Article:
Not to sound cynical, but that’s really what it amounts to be.

Still.

Tomorrow, President Obama comes to town. The last time he was here, he drew some 72-75,000 people to the bowl in Waterfront Park. It was, by all acccounts, an historic day. It caught the attention of the national media, it was the largest gathering of his 2008 campaign, and by golly, it kinda put Portland on the map.

The Oregonian newspaper has the A1 page proudly displayed in its newsroom.

Which is why I’m looking forward to his return. Not for any sort of political reason. You’d be hard pressed to figure out which political party I ascribe to. (hint: none)

Given the context of how much has happened since he took office, I enjoy the context of having the Big Man step on our turf. I appreciate the weight of the news event. And I love that he’s here because we have a hotly-contested gubernatorial campaign, which can only serve to energize the electorate.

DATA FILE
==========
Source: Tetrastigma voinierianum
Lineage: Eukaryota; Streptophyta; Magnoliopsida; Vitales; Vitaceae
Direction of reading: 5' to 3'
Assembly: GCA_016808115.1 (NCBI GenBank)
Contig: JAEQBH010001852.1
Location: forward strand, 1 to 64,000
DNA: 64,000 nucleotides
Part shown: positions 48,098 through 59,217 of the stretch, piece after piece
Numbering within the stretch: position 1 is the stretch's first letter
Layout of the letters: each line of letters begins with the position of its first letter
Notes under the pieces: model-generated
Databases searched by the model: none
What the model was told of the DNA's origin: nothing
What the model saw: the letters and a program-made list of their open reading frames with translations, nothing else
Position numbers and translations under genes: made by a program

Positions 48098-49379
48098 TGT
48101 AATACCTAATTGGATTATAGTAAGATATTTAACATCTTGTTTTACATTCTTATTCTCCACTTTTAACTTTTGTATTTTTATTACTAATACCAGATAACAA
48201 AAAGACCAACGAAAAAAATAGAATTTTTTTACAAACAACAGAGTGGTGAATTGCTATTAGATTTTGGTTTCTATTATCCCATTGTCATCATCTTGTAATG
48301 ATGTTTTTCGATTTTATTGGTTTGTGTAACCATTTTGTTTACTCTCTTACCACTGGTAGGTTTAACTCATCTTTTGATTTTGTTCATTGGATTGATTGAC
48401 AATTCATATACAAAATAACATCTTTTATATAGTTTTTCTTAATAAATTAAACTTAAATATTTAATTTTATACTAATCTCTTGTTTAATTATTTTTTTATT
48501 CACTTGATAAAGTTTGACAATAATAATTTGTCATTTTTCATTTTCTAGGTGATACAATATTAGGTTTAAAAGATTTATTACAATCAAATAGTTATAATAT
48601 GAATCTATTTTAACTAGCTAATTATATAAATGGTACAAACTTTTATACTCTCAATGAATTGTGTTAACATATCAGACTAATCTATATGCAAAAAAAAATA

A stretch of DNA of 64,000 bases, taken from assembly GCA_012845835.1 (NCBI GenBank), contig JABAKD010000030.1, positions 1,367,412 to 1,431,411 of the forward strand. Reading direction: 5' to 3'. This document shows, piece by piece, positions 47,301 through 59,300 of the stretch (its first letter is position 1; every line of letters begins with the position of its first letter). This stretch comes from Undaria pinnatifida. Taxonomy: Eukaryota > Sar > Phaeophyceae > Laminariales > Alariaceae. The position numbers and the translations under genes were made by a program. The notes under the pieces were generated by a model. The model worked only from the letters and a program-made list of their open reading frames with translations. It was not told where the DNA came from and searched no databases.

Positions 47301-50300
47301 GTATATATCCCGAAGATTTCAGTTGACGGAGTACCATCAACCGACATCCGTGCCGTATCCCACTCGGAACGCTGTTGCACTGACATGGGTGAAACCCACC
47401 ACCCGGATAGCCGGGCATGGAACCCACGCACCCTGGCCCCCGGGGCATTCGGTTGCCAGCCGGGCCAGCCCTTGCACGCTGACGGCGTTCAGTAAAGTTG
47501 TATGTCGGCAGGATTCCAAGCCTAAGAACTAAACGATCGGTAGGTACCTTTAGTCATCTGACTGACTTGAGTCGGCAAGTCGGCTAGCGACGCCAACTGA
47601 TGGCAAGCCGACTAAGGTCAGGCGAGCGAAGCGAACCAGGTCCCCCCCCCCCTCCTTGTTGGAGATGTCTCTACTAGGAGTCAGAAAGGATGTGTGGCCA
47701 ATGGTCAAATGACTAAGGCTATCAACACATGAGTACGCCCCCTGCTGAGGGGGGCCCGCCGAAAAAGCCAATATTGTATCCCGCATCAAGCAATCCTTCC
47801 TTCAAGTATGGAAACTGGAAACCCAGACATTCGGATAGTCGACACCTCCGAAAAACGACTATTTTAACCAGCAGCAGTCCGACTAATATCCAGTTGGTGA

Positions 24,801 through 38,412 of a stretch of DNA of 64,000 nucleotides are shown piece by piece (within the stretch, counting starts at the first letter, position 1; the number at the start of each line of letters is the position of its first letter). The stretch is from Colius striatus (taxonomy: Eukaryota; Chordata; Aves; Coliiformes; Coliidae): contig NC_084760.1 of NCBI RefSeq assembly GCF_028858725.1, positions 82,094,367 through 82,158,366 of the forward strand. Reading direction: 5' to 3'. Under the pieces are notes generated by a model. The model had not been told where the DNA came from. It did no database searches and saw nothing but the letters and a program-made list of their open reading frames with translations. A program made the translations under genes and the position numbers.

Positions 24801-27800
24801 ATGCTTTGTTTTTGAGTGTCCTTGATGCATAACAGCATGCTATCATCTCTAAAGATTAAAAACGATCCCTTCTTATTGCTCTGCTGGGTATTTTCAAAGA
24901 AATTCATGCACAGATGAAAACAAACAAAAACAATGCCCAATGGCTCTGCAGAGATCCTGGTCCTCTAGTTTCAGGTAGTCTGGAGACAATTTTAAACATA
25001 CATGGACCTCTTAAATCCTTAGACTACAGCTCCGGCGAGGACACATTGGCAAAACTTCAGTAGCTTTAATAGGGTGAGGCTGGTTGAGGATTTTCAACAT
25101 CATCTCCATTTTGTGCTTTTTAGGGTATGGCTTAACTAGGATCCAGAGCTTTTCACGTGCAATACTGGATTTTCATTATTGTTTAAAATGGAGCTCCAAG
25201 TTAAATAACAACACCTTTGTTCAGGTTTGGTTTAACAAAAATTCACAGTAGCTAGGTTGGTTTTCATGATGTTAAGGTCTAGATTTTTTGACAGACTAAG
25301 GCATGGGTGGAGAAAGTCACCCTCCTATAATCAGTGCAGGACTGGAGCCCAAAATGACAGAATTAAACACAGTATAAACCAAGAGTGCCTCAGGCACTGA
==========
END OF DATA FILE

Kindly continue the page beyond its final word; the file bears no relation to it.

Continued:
I know. That sounds kind of wonky-wonk…but it’s true.

I dig it.

My only dilemma is that I will be filling in as an anchor tomorrow, which I just dumbly realized sitting here on my couch. Evon, the scheduler at work, asked me to co-anchor last week, and even though I spent the weekend telling people about Obama’s pending visit on Wednesday, I did not realize until roughly two minutes ago that I get to announce to our KATU viewers tomorrow evening: “The President’s in town.”

That’s pretty rad.

The reporter in me would rather be on scene, but hey, the anchor clip might look good on a resume tape, no?

(BTW, Mr. Boss-man, if you’re reading this, I will perform my professional duties to the best of my abilities, in whatever capacity I am asked. All aforementioned content is purely satirical and derivates from my alter-ego.)